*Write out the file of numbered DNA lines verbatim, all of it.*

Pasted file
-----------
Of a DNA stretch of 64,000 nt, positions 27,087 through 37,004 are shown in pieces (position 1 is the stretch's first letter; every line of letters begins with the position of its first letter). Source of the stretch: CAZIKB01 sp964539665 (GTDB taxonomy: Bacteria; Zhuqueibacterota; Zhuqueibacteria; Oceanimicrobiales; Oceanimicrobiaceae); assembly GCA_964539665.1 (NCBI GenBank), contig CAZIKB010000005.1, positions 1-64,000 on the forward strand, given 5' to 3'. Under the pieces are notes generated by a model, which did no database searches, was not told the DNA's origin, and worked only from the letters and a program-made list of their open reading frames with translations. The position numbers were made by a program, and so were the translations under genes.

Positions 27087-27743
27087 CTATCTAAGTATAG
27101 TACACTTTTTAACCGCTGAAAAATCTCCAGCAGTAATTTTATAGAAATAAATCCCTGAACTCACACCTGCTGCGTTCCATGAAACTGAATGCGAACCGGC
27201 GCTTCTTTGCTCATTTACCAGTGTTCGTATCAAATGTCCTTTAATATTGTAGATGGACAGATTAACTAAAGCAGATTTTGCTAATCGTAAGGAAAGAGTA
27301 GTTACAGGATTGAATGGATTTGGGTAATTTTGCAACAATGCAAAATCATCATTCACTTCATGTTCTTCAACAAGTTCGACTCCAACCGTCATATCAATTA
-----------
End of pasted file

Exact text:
Of a DNA stretch of 64,000 nt, positions 27,087 through 37,004 are shown in pieces (position 1 is the stretch's first letter; every line of letters begins with the position of its first letter). Source of the stretch: CAZIKB01 sp964539665 (GTDB taxonomy: Bacteria; Zhuqueibacterota; Zhuqueibacteria; Oceanimicrobiales; Oceanimicrobiaceae); assembly GCA_964539665.1 (NCBI GenBank), contig CAZIKB010000005.1, positions 1-64,000 on the forward strand, given 5' to 3'. Under the pieces are notes generated by a model, which did no database searches, was not told the DNA's origin, and worked only from the letters and a program-made list of their open reading frames with translations. The position numbers were made by a program, and so were the translations under genes.

Positions 27087-27743
27087 CTATCTAAGTATAG
27101 TACACTTTTTAACCGCTGAAAAATCTCCAGCAGTAATTTTATAGAAATAAATCCCTGAACTCACACCTGCTGCGTTCCATGAAACTGAATGCGAACCGGC
27201 GCTTCTTTGCTCATTTACCAGTGTTCGTATCAAATGTCCTTTAATATTGTAGATGGACAGATTAACTAAAGCAGATTTTGCTAATCGTAAGGAAAGAGTA
27301 GTTACAGGATTGAATGGATTTGGGTAATTTTGCAACAATGCAAAATCATCATTCACTTCATGTTCTTCAACAAGTTCGACTCCAACCGTCATATCAATTA